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April 13, 2006
What (Some) Economists Have To Say About The Economic Effects Of Immigration
The "some economists" refers to those interviewed in the latest survey by the Wall Street Journal:
Nearly 80% of economists who responded to questions about immigration in the latest WSJ.com forecasting survey said they believe undocumented workers have an impact on the bottom rung of the wage ladder. Twenty percent believe the impact is significant, while 59% characterize the effect as slight. The remaining 22% said there is no impact...
About half of the economists said the presence of illegal immigrant workers has slightly reduced the overall rate of inflation in the economy, while 8% said the inflation rate has been reduced significantly. But 41% said they believe undocumented workers have had no impact at all on inflation.
Okay, let me try this again. To the extent that wage costs exert pressure on the pace of consumer- or output-price increases, it is wage growth in excess of productivity growth that matters. If the wages of any particular subset of workers are lower because their productivity is lower, there are absolutely no consequences at all on prices or their growth rates.
In fact, the low productivity explanation for low wages seem to be exactly what most of the survey respondents have in mind:
On balance, nearly all of the economists – 44 of the 46 who answered the question – believe that illegal immigration has been beneficial to the economy. Most believe the benefits to business of being able to fill jobs at wages many American workers won't accept outweigh the costs.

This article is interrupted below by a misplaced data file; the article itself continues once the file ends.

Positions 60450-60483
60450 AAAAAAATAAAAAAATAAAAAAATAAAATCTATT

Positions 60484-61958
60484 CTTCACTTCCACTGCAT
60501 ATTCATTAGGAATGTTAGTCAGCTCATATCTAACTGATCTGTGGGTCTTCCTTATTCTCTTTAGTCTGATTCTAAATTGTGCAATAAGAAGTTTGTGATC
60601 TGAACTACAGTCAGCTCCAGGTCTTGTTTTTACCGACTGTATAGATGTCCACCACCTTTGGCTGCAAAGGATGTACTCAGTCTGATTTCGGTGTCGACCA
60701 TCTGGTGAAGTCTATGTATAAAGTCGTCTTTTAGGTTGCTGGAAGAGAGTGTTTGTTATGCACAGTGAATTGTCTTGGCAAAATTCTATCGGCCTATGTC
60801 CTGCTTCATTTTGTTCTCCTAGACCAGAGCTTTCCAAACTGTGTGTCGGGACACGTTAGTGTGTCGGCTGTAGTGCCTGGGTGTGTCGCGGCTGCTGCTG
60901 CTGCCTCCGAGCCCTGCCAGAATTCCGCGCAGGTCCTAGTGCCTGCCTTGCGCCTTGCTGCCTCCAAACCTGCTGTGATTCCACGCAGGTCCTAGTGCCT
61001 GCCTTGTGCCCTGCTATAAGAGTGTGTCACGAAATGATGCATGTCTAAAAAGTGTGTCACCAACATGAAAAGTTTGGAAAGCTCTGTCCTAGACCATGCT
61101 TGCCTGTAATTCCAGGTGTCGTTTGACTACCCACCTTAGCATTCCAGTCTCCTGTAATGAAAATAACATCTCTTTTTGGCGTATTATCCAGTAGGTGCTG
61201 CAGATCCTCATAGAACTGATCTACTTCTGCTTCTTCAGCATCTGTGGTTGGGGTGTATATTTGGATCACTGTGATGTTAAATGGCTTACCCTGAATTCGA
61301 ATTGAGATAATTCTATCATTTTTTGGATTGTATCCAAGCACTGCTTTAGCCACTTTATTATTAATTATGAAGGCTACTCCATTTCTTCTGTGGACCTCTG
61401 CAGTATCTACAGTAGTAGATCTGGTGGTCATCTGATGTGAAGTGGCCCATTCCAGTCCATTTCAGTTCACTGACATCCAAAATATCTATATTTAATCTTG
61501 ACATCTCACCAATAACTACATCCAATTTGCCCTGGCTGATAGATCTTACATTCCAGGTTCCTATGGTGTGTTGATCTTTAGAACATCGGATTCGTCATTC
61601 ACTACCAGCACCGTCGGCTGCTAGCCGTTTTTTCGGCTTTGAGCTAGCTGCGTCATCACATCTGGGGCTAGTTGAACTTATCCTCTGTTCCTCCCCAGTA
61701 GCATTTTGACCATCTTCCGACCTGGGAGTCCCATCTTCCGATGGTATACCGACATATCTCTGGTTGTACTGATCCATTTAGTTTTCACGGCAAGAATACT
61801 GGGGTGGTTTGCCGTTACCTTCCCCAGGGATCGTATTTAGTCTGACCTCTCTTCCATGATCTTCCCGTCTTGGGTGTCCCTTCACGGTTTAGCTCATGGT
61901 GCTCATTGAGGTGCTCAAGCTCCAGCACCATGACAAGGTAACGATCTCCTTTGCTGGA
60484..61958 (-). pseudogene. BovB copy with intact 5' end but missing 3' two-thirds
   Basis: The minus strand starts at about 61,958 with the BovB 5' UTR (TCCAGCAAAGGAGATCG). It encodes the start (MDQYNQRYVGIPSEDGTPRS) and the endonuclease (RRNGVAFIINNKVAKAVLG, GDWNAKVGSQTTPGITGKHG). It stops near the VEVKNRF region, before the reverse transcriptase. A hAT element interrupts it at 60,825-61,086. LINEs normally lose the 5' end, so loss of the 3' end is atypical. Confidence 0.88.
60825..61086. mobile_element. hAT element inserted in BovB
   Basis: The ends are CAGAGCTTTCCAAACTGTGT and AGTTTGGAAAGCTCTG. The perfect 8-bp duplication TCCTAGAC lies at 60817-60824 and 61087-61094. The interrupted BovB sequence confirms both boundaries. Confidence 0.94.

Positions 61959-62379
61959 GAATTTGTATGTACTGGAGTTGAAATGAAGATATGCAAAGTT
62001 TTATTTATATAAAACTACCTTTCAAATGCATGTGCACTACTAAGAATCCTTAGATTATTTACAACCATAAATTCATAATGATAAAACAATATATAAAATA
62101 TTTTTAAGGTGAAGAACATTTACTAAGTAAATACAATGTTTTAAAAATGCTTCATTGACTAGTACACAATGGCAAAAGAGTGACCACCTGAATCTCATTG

I could be wrong, but I'm guessing that the opinions of most of those surveyed are based more on gut feeling than research. If it's research you are looking for, try out Alan Krueger's suggestions (and tip your along the way in the direction of Brad DeLong).
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Listed below are links to blogs that reference What (Some) Economists Have To Say About The Economic Effects Of Immigration:
» US immigration debate: "Card is well ahead of Borjas on points" from New Economist
Like many other econobloggers, I have been following US political debates over immigration with some interest. But what about the underlying economics? Has immigration been a net gain or loss for the US economy? Brad DeLong has posted a useful review o... [Read More]
Tracked on Apr 17, 2006 4:45:00 PM
- Contrasting the Financing Needs of Different Types of Firms: Evidence From a New Small Business Survey
- Gauging Inflation Expectations with Surveys, Part 3: Do Firms Know What They Don’t Know?
- Gauging Inflation Expectations with Surveys, Part 2: The Question You Ask MattersA Lot
- Gauging Inflation Expectations with Surveys, Part 1: The Perspective of Firms
- Chances of Finding Full-Time Employment Have Improved
- Exploring the Increasingly Widespread Decline in Involuntary Part-Time Work
- The Long and Short of Falling Energy Prices
- And the Winner Is...Full-Time Jobs!
- For Middle-Skill Occupations, Where Have All the Workers Gone?
- A Closer Look at Employment and Social Insurance
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